What Do Trauma Nurses Do?
Trauma nursing is a specialty that many people need at some point in their lives, unfortunately. From accidents to sudden illnesses, the services of trauma nurses can be used to stabilize patients with many severe and life threatening conditions. Considering a career in trauma nursing? Learn more here and pick up a copy of our Nurse Salary Guide!
Roles/Other Potential Roles
The role of a trauma nurse typically keeps them in emergency rooms or specialty units, where people suffering from critical illness or injury are most likely to be. Trauma nurses typically take direction from charge nurses, nurse practitioners, and emergency room doctors, all of whom may direct the care for emergency patients.
Trauma nurses may serve to help stabilize patients or monitor them once they are no longer in critical condition. For instance, burns can require extensive long term treatment, so burn trauma nurses often care for patient from the moment of admission to long after discharge.
Responsibilities/Demands of the Job
Trauma nursing is a demanding and time-sensitive job, so you need to be ready for many intense job demands when you get started in this field. You need to be able to respond to emergency situations with a cool head, since you never know when a patient's condition will change or worsen. You should also be ready to work in a surgical arena, since patients may need surgery to cure or prevent the worsening of their conditions.
Trauma nurses often work long shifts that include nights, weekends, and holidays. If you want to thrive in this field, you must be willing to work with patients in various conditions. This may include working with patients who have attempted suicide, suffered serious illness, or been in extremely violent accidents. Much of your job may involve stabilizing patients through intubation, CPR, cessation of blood loss, and other immediate solutions that require fast thinking.
During the course of your education and career, you may develop specialized trauma nursing skills in different areas of trauma care. For example, you may become particularly skilled at working with car crash victims, patients who have suffered from heart attacks, or patients who are recovering from strokes.
You may also work in a burn trauma unit, or as a trauma flight nurse, transporting patients and responding to trauma calls in the field. Once you secure a trauma nursing position at a local hospital, you may receive ongoing education in different aspects of emergency care and choose which type of specialized training you want to pursue.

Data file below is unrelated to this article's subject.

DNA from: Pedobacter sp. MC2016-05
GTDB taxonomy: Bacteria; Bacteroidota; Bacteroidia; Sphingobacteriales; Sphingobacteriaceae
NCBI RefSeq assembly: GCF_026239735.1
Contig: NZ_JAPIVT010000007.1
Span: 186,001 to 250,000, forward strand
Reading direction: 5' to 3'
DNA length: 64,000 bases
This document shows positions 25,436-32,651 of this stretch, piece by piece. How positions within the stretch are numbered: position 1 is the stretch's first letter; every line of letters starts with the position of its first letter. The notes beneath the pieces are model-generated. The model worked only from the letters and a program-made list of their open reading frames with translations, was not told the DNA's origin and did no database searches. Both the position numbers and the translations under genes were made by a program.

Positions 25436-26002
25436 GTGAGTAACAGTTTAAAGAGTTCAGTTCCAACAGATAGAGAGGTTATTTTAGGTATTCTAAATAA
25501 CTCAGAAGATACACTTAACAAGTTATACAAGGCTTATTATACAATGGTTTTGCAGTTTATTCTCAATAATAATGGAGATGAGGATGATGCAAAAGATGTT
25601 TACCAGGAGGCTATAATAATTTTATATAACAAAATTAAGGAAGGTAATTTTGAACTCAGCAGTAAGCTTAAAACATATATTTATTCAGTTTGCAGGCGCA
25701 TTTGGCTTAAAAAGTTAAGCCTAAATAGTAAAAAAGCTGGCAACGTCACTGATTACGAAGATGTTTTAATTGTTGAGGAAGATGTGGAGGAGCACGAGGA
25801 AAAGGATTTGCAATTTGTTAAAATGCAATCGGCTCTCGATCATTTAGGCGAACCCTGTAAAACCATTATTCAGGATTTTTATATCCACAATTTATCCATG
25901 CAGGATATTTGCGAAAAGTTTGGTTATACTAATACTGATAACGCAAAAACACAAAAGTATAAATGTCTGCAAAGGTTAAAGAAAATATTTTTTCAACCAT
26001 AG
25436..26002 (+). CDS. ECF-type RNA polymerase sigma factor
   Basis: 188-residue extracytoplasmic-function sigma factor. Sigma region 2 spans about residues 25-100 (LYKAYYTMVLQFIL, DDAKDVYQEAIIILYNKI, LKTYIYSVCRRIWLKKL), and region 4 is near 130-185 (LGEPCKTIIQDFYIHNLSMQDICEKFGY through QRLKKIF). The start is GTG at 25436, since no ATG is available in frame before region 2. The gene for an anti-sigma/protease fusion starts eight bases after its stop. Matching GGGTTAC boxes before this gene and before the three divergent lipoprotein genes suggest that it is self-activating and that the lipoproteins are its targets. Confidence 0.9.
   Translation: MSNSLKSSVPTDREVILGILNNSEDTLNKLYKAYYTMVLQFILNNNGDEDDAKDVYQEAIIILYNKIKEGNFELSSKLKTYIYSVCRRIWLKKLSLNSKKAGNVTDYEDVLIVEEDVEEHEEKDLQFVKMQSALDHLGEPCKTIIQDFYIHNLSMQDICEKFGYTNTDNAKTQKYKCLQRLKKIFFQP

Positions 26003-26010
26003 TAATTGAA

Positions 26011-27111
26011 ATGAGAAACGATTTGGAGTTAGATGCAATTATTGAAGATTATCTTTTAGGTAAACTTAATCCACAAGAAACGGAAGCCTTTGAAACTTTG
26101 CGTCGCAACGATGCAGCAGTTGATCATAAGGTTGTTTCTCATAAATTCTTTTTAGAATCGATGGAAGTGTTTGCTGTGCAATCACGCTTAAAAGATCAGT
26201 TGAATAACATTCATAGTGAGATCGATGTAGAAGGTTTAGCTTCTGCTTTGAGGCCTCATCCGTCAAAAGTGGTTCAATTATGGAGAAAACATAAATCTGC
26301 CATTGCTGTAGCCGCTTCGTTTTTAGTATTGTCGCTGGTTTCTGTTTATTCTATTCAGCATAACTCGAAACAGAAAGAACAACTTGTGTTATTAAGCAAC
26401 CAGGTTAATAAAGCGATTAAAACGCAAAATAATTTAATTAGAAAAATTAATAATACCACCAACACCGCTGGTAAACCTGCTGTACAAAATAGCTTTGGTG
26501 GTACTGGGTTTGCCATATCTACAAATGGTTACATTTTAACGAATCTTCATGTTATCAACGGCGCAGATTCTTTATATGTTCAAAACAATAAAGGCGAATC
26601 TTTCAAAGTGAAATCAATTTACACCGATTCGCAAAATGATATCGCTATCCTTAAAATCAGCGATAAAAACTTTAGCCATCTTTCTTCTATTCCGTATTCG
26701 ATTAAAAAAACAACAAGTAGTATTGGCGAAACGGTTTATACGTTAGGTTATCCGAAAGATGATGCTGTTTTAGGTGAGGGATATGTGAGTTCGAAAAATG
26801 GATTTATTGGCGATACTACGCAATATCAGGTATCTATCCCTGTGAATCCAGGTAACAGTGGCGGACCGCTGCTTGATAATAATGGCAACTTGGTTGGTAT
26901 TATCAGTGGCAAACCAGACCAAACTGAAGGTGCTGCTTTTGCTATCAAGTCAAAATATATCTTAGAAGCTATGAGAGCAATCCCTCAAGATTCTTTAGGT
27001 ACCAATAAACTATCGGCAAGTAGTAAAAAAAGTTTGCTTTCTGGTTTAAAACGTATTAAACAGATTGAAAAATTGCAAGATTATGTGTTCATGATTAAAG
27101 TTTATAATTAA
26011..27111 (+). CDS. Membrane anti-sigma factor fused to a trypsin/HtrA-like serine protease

Trauma nursing has slightly more advanced qualifications than many other nursing specialties. You may begin with an Associate's degree, but many emergency rooms require nurses to have or be actively pursuing a BSN. You must also be registered with the Board of Nursing in your state, which requires you to take the NCLEX-RN and submit proof of your education.
In a four-year nursing program, you can develop a wide range of skills that are used in a trauma wing or emergency room. In addition to emergency nursing skills, you may learn how to communicate with other health personnel and apply nursing research to your practice.
You will likely take advanced trauma nursing courses through your employer including ACLS, PALS, ABLS, or TNCC. Trauma nursing is also an area that will offer on-the-job training in a variety of subjects, as each new case presents the opportunity to learn in a hands-on way.
All licensing is done at the state level. You can contact your state's Board of Nursing to learn more about the licensing process in your state. Typically, you pass the NCLEX-RN and then complete the application process. You may also earn several additional certifications, proving your ability to work in trauma cases proficiently and safely.
Trauma nurses can earn many different salaries, so it's best to find out what nurses in your area earn to get an idea of your potential salary range. Download your copy of our Nurse Salary Guide to find out what nurses around you make!
Job Outlook for 2014 and Beyond
You may benefit from a great job outlook as a registered nurse! In the decade from 2012 to 2022, the Bureau of Labor Statistics expects a 19% increase in job openings.
You might start working as a trauma nurse after earning a BSN or earning an ADN and getting specialized training in an emergency setting.
Associations and Organizations
If you want to make a difference and save lives, trauma nursing may be the field for you. After looking at our Nurse Salary Guide, use our school listings to find nearby degree programs.